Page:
Back to school time is rough on everyone: From you, who has to resume your duties as a preteen Uber driver, to teachers who have to come home from vacation, to the lunch lady who dourly makes those Sloppy Joes extra sloppy. But those who often have it the worst are girls; research has found they often have a harder time than boys trying tasks that are either a) difficult or b) they think they may fail at. And they also feel more marginalized in places like the classroom. So, now that school’s about to start, how are you going to narrow that gap?
It is the job of Dr. Andrea Bastiani Archibald, Chief Girl And Parent Expert for the Girl Scouts, to empower girls to be in-control badasses — both in and out of a badge sash and beret. “We hold women and girls up to realistic expectations around perfection,” she says. “What we are doing in Girl Scouts is giving them the foundation for leadership skills that carry them through their lives.” Here’s what she says you can be doing to help — other than packing your trunk with more Thin Mints.
They Need A Safe Place To Fail
Dr. Bastiani Archibald says that girls routinely take risks for the first time when they’re surrounded by other girls that they don’t necessarily take in co-ed groups. That doesn’t mean you have to make your house a boy-free environment (particularly if you have a son, too), just that you should help your daughter identify opportunities to take on new challenges with other girls. Yes, she thinks the Girl Scouts are a great example.
“The idea is to teach them that failure and anxiety is normal,” she says. “They’re more willing to open a door to something that could be a lot harder to them, and find it more exciting as opposed to daunting. And there’s always safety and numbers — especially when there are others who haven’t experienced that same thing either.”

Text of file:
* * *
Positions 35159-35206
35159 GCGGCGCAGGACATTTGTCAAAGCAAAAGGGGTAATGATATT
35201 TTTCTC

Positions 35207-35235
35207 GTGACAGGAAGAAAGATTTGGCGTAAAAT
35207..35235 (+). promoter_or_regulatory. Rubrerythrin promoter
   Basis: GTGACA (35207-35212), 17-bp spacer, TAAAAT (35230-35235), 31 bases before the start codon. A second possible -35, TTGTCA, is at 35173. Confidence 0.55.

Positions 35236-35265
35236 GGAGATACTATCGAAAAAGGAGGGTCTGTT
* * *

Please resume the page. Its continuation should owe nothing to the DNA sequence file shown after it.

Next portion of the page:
Tell Them You’re Scared Too
You may not feel high anxiety when you head off to work every morning (unless the coffee maker is broken, then all bets are off), but for a kid who heads to a brand new room full of new people every September, it’s palpable. Your job is to recognize that and validate it.
“I often feel parents get stuck in this idea that we have to share how perfect and strong we are in front of our kids and not show weakness,” says Dr. Bastiani Archibald. “When kids are nervous about something like going back to school, sometimes we as parents just think it’s better to avoid the anxiety we had. Instead bring it up. Tell them you understand why they’re nervous, and that you were, too, when you were at school.”
Failure Is Step 1. Trying Again Is Step 2
Dr. Bastiani Archibald says that instilling grit in your kid (ie. developing perseverance with focus and passion — not that dish you eat in the South with shrimp) can help counteract the peer pressure that often occurs in the classroom. And to learn that, they’re going to need to fail.
“Failure is a normal part of life,” she says, “but it’s the grit and a willingness to try new things that matters.” First, let them know that it’s not always easy to put yourself out there, especially if nobody else is. What matters more is they made a decision (“I know the answer”), made a move (“I’m going to raise my hand”), and will try again even when they’re not correct (“What do you mean the capital of Nebraska isn’t Omaha?!”). Putting their head down on the desk for the next 10 months isn’t a viable option.
“Failure is a normal part of life. But it’s the grit and a willingness to try new things that matters.”
Do Something Challenging In Front Of Them
Having a girl means that you’re probably embarrassing yourself on the regular (although those sparkly high heels are damn flattering), but putting yourself out there in public can be a real game changer. If your kid is nervous to join the soccer team, sign up to be the assistant coach. If they’re afraid to take swim lessons, you jump in the pool first. “By getting involved, dads are demonstrating what they value about their daughter — her grit, her determination,” says Dr. Bastiani Archibald. “And a dad can even talk about how he’s nervous to help make his daughter know it’s okay to feel that way.”
And, just like joining the Girl Scouts is a good example of how she can surround herself with other challenge-seeking girls, you becoming a Scout Leader is a good example of doing something challenging in front of them. Don’t try to hide that flop sweat when 8-year-olds start to ask about Shopkins.